“I got to a point where I felt like I had no choice,” she said. “I had to prepare arts and crafts, do science projects, make phone calls, talk to my parents. ”

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Worker burnout is a persistent problem across the economy, but labor economists say it’s especially noticeable in industries where labor shortages are severe. Many workers on the front lines of retail, restaurants, education and healthcare have been working throughout the pandemic, often with their health and well-being at risk.

Employers across the economy say they are struggling to find and retain workers, but labor shortages are plunging into retail (about 70% of job vacancies remain pending), manufacturing (about 55% of %), most notably in Leisure and Hospitality (45%). The U.S. Chamber of Commerce analyzed data from the Department of Labor.

Paige Ouimet, professor at the University of North Carolina’s Kenan-Flagler School of Business, said, “The hardest part of recruiting is people with very long hours, inflexible schedules, low salaries, and limited benefits. It’s a job,” he said. Focuses on finance and labor economics. “Moving an employee this way and asking him to increase production by 20-30% because he’s understaffed is a very short-term strategy. You’re going to keep losing people.”

In many cases, employers have started raising wages in hopes of attracting new workers. Wage gains were highest in minimum-wage industries such as hospitality, where average hourly wages increased by 8.6% from a year ago. (This compares to her 5.2% increase for all workers.)

But while these wage increases may not be enough to attract or retain workers, economists say they contribute to inflation. Restaurants, airlines, healthcare companies and shipping companies are all charging more, they say, in part because of rising labor costs.

Aveanna Healthcare, a provider of home health care and hospice services, is working with its affiliated Medicaid program to increase reimbursement rates to offset higher salaries for nurses.

“Inflation has driven our employees to seek jobs that pay higher wages,” Chief Executive Tony Strange said on an earnings call last month. “In the specific markets we serve, on average he needs to raise his wages by 15% to 25%. To do.”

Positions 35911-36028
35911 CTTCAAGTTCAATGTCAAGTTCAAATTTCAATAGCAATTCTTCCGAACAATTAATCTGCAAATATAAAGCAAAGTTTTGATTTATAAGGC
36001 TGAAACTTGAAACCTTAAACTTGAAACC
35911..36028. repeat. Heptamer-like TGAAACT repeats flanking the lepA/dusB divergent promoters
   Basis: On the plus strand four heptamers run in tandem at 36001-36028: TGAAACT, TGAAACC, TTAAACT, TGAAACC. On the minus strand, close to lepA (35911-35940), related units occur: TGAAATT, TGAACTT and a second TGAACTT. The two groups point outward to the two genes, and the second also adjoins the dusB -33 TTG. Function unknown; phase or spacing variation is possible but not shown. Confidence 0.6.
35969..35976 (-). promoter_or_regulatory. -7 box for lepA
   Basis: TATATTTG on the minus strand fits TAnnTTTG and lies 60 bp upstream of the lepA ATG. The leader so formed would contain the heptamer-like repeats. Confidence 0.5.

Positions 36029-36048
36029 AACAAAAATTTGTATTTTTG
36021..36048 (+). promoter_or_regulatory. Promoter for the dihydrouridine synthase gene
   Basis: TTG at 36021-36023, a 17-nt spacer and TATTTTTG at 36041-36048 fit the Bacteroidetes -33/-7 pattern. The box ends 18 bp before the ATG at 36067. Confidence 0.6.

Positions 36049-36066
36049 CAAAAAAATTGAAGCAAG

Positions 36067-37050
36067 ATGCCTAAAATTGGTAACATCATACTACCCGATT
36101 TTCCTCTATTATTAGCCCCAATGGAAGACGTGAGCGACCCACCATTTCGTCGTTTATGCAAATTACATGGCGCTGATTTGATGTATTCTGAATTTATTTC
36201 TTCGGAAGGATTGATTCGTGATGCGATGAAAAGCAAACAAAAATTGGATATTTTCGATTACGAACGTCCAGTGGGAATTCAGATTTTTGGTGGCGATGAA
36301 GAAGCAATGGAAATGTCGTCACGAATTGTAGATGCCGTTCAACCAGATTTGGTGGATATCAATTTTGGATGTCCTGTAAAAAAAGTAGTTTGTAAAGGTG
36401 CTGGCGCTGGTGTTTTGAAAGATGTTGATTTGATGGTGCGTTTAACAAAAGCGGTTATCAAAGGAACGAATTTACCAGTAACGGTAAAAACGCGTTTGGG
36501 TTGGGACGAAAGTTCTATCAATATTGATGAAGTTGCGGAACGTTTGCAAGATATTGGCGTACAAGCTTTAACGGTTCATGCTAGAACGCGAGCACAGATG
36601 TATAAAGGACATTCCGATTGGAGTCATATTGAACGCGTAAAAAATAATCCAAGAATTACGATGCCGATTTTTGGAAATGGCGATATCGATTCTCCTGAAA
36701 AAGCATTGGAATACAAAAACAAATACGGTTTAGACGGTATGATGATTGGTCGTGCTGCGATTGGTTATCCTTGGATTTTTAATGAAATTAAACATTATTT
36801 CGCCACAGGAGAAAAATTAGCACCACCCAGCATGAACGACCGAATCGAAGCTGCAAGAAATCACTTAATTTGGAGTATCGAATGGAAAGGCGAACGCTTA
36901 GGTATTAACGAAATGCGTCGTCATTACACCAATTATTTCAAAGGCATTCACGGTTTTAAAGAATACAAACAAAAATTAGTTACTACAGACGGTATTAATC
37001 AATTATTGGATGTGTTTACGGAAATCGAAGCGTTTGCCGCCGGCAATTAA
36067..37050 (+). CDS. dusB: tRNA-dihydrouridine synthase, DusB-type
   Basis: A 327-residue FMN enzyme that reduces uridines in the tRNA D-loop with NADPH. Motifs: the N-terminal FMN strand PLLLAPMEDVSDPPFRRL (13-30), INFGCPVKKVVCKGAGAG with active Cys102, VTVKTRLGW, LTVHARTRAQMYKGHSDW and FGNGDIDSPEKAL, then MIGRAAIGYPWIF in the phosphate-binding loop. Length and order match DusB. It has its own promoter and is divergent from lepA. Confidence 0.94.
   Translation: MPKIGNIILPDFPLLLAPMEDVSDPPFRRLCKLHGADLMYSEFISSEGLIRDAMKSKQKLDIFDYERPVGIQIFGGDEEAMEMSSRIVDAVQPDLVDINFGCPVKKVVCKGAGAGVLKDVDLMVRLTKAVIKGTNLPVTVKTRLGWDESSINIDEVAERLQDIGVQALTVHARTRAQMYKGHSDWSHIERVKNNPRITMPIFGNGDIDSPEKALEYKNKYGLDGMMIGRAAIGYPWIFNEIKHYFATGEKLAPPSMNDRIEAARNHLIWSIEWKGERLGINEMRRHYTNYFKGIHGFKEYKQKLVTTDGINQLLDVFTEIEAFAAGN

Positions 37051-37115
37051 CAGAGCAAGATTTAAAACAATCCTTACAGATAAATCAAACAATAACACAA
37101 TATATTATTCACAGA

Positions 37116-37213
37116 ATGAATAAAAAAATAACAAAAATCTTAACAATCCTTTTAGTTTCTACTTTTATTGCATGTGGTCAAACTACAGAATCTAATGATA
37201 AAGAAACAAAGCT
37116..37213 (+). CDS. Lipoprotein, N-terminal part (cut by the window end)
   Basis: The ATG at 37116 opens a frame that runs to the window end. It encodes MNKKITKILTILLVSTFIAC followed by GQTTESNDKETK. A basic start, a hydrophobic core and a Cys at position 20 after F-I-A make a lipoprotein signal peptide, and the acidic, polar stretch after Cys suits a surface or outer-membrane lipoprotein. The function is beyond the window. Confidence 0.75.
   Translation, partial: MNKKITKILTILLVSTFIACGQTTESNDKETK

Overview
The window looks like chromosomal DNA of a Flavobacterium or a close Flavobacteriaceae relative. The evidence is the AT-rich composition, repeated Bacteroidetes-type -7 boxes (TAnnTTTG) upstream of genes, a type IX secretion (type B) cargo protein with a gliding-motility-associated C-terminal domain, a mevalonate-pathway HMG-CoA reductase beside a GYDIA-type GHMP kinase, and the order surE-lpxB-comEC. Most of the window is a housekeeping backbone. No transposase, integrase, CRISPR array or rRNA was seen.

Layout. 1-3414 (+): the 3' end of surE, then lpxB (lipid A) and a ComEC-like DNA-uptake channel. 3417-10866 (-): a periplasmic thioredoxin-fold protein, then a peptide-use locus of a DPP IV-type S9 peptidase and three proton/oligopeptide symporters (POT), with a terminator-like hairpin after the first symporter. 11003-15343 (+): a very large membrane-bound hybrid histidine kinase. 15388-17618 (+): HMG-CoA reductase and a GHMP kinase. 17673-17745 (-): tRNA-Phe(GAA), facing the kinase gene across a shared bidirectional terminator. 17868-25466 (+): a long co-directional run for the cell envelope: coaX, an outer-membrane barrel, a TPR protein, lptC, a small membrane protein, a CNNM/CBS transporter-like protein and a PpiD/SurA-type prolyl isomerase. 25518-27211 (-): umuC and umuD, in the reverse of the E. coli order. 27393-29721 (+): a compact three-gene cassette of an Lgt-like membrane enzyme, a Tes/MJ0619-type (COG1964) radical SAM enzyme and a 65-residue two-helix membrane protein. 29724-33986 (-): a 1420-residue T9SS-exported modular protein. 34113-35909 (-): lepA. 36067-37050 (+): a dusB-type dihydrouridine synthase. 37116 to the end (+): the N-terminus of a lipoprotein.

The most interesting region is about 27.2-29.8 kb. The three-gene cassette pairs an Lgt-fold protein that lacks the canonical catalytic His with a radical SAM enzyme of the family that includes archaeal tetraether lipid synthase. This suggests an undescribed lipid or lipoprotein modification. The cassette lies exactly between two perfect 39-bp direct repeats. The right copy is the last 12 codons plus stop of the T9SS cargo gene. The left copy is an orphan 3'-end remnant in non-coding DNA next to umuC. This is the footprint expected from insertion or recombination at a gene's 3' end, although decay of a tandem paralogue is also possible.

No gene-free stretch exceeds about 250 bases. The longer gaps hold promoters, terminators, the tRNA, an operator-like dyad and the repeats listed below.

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New inflation data released this week showed that prices remain high, largely due to rising costs of services including health care and transportation. Prices for televisions and furniture are highly dependent on material and shipping costs, but economists say service inflation tends to be closely tied to workers’ wages.

“It’s clear that a tight labor market is leading to higher wages, which in turn leads to higher prices,” said Jason Furman, an economics professor at Harvard University. It’s a trend and it’s much harder to bring it down.Gasoline prices are very volatile.Commodity prices are somewhat volatile.But in services, if the price is high one month, it’s probably high the next month. will keep.”

It is unclear if or when many people who left the workforce during the pandemic will return. This is especially true for workers over the age of 55, who are leaving work at a higher rate: the job market is short of more than 500,000 workers in that age group.

Edelberg of the Brookings Institution said, “There has been a very noticeable and sustained decline in labor force participation among workers over the age of 55.” I am leaving the workforce.”

Nashville resident Joseph White lost his job at Guitar Center six months after the pandemic. But he says enough is enough. The store was constantly understaffed and customers were out of control. In one instance, a shopper pointed a gun at him for trying to enforce the company’s mask mandate.

“I’m tired. I’m tired and old,” said the 62-year-old man. “I worked to death for so long that in the end I said I could never go back.”

He started using Social Security payments to make ends meet and helps his wife run a small shop, Black Dog Beads. But White says he has no intention of joining the workforce again.

“Even though we have less income, our quality of life is much better,” he said. “I’m tired of being a commodity.”

Lauren Kaori Gurley and Jeff Stein contributed to this report.